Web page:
Joseph G. Murphy served as a US Army Staff Sergeant during a tour of duty in Korea and was granted an honorable discharge in 1948. After leaving the armed forces Joe attended the University of Oklahoma where in 1951 he received a Bachelor of Sciences Degree in Geology. In 1953 he moved to Alberta Canada and Settled in Calgary. He retired from professional geology in 1987. Joe's resume includes work as Seismic Interpreter, Lab Instructor, Photo-geologist, Consultant and Senior Staff Geologist. Joe's scientific background made him skeptical of cryptoarchaeology and the Ancient Astronaut Hypothesis ( AAH ).
However, one thing he was not able to fully explain was an incident he had involving missing time. The incident occurred during 1962 in the mountains west of Calgary while Joseph was hiking. He had been following a trial carved into the side of a cliff when he came upon a divide formed by a large crack in the cliff walls. The trail continued on the other side of the crack at a lower level and he estimated that he could jump the divide fairly easily. He made the leap and landed squarely on the other side.
Unfortunately the trail ended around a bend only a short distance later and the vertical cliff walls above and below prevented any further advancement. So Joseph headed back the way he came. Unfortunately, upon returning to the divide, Joseph discovered that jumping back over the divide in the opposite direction was a different kind of challenge. Due to the elevation difference it meant that instead of jumping down and over the gap ( a relatively easy task ), it required a leap both up and across, which was not possible to do safely. Consequently, he found himself trapped on the mountain ledge.
Nevertheless Joe was freed from his lofty predicament, and therein lies the mystery. When asked how he made it back, he said, "I simply found myself back on the other side. One minute I was looking over at Duffy ( the family dog who had stayed on the other side ) and wondering what I was going to do. The next thing I remember, Duffy and I were on our way back down the trial on the other side. I was tempted to retrace my steps to see if I could figure out what happened, but it had suddenly become late in the day, so I just kept going so that I could get back to the car before it got dark."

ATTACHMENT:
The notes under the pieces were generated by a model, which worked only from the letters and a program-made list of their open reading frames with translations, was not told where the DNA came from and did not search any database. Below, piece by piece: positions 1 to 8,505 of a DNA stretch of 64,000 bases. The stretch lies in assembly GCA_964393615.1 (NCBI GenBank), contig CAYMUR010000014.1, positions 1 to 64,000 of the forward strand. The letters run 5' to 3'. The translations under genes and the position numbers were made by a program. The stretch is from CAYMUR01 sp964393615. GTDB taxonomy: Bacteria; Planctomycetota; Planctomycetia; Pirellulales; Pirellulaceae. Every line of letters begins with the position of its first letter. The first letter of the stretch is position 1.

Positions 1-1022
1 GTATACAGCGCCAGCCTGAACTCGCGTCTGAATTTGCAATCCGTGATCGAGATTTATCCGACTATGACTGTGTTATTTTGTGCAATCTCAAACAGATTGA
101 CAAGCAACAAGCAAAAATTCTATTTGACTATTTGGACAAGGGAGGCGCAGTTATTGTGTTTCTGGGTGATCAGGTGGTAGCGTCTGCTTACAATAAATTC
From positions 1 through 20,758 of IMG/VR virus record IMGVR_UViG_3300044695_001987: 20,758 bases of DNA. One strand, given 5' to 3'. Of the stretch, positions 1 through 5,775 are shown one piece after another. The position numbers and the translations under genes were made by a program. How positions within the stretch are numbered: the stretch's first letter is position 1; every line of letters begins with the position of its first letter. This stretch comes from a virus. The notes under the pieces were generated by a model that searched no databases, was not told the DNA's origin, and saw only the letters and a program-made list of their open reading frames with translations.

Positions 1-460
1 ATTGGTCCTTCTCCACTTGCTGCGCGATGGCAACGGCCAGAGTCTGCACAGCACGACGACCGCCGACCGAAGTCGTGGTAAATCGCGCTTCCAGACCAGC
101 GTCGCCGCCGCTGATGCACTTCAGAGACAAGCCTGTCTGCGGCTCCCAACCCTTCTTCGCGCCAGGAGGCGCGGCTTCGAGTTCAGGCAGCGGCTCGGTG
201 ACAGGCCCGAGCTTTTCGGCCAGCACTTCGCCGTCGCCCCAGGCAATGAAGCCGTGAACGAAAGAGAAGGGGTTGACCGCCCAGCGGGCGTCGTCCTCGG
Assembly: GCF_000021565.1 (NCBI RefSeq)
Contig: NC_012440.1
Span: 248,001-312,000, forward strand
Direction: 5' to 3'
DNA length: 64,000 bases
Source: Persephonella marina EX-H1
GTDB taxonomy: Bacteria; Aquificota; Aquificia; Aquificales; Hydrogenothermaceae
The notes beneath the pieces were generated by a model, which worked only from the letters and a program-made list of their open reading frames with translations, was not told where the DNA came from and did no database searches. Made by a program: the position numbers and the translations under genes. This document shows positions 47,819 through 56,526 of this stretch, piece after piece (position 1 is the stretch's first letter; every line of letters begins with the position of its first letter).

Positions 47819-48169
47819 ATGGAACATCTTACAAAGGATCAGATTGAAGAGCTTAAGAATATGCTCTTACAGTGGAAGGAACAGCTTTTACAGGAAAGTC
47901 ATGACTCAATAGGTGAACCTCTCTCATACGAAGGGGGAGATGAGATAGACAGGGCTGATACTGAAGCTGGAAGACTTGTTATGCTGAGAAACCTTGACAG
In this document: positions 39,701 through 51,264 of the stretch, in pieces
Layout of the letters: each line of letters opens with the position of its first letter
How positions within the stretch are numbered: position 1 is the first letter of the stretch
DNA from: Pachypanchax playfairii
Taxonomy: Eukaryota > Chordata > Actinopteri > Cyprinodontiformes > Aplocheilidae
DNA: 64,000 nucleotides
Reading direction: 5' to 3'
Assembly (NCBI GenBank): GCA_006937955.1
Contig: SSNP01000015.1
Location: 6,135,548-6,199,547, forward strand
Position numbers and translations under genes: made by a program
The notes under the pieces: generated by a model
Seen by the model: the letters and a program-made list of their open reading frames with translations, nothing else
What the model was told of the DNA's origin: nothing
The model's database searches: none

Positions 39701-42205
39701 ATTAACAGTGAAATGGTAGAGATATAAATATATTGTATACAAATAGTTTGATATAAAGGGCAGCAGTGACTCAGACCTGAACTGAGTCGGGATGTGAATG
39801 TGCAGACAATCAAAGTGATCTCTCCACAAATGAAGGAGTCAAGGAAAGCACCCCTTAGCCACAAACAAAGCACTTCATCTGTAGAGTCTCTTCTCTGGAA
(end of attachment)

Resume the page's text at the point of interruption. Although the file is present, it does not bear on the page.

Throughout his career as a geologist, Joseph had hiked extensively, surveying maps and staking claims in remote areas. He was no stranger to field work and he loved geology. He was not the type of person to get spooked or confused when out in the wild. Like many other people who feel that their reputations might be affected by reporting anomalous phenomenon, Joseph did not share his story until after he retired from professional geology over 25 years later.
Although Joe indicated that nothing like this had happened to him before or since, his wife Ellen reported that during a family vacation around the same period, she, Joseph and their young boy Randall were driving along a narrow mountain road in British Columbia when a logging truck suddenly came barreling down on them. According to Ellen, she thought they were all going to die, but instead of colliding with the huge truck, the vehicles seemed to interpose in a ghost vehicle like manner. Several years later, their son J.R. Murphy would also experience missing time and a host of other paranormal phenomena.